Research Group (Lab)

Sophie Millard, PhD Candidate
Clara Flores, PhD Student
Christine Woelfel-Monsivais, PhD Student
Disha Bhattacharjee, PhD, Postdoctoral Fellow

Courses Taught

Pathogenic Bacteriology (MICR4110)
Creative inquiry (BIOL4941): Characterization of commensal Clostridia in the gastrointestinal tract

Selected Publications

Bhattacharjee D, Flores C, Woelfel-Monsivais C, and Seekatz AM. Diversity and prevalence of Clostridium innocuum in the human gut microbiota. BioRxiv, 2022; Jun 30. (preprint; submitted to mSphere, under revision).

Monaghan TM, Seekatz AM, Mullish BH, Moore-Gillon CCER, Dawson LF, Ahmed A, Kao D, Chan WC. Clostridioides difficile: innovations in target discovery and potential for therapeutic success. Expert Opin Ther Targets, 2021; 25(11):949. doi: 10.1080/14728222.2021.2008907. PMID: 34793686.

Monaghan TM, Biswas RN, Nashine RR, Joshi SS, Mullish BH, Seekatz AM, Blanco JM, McDonald JAK, Marchesi JR, Yau TO, Christodoulou N, Hatziapostolou M, Pucic-Bakovic M, Vuckovic F, Klicek F, Lauc G, Xue N, Dottorini T, Ambalkar S, Satav A, Polytarchou C, Acharjee A, and Kashyap RS. Multiomics profiling reveals signatures of dysmetabolism in urban populations in central India. Microorganisms, 2021; 9(7):1485. PMID: 34361920.

Monaghan TM, Seekatz AM, Markham NO, Yau TO, Hatziapostolou M, Jilani T, Christodoulou N, Toach B, Birli E, Pomenya O, Louie T, Lacy DB, Kim P, Lee C, Kao D, and Polytarchou C. Fecal Microbiota Transplantation for Recurrent Clostridioides difficile Infection Associates With Functional Alterations in Circulating microRNAs. Gastroenterology, 2021; S0016-5058(21)00577-1. PMID: 33844988.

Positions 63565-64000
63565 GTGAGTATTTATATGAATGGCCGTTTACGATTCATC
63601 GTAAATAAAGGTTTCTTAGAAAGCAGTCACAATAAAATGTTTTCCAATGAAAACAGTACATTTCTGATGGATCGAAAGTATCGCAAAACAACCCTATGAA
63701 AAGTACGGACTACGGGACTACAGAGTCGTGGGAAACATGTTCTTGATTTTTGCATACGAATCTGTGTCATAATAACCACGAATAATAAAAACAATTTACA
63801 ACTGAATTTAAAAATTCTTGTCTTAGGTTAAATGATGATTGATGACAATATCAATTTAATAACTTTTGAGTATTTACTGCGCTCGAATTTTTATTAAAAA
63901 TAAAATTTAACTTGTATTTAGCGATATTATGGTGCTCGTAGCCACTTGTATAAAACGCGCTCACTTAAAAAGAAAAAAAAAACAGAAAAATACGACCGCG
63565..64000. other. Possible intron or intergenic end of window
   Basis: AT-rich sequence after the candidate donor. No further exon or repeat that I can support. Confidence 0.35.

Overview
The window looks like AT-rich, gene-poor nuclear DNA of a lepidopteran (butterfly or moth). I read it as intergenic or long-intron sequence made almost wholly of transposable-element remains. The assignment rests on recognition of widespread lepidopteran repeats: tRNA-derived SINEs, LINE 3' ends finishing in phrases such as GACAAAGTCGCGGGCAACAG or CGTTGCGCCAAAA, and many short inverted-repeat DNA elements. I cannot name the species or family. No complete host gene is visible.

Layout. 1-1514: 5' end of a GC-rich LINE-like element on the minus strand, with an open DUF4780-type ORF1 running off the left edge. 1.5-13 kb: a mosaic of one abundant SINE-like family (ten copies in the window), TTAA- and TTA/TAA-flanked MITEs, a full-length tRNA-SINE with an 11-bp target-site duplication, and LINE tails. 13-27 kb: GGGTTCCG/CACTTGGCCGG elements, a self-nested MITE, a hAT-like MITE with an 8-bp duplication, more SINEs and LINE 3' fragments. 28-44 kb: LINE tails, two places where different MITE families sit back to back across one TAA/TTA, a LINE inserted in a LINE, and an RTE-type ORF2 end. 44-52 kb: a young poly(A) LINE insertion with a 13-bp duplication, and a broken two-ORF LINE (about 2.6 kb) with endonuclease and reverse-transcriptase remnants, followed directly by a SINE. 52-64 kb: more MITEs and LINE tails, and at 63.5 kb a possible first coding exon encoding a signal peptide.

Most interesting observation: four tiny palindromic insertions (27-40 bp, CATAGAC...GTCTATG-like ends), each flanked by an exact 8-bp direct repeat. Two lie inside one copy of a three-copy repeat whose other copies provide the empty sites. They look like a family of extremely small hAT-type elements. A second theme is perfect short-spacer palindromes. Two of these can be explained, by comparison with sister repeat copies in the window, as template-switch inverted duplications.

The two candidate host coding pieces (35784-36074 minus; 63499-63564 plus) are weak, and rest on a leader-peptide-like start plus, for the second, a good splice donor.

Bhattacharjee D, Seekatz AM. Dilution as a solution: targeting microbial populations with a simplified dilution strategy. mSphere, 2020; 5:e00701-20. PMID: 32727864.

Rao K, Seekatz AM, Bassis CM, Sun Y, Mantlo E, and Bachman MA. Enterobacterales Infection after Intestinal Dominance in Hospitalized Patients. mSphere 2020; 5(4):e004560-20. PMID: 32699120.

Seekatz AM. mSphere of Influence: Translating Gut Microbiome Studies To Benefit Human Health. mSphere, 2020; 5e00592-20. PMID: 32641428. Shimasaki T, Seekatz A, Bassis C, Rhee Y, Yelin RD, Fogg L, Dangana T, Cisneros EC, Weinstein RA, Okamoto K, Lolans K, Schoeny M, Lin MY, Moore NM, Young VB, Hayden MK; Centers for Disease Control and Prevention Epicenters Program. Increased relative abundance of Klebsiella pneumoniae carbapenemase-producing Klebsiella pneumoniae within the gut microbiota is associated with risk of bloodstream infection in long-term acute care hospital patients. Clin Infect Dis 2018; Sep 18 . PMID: 30239622.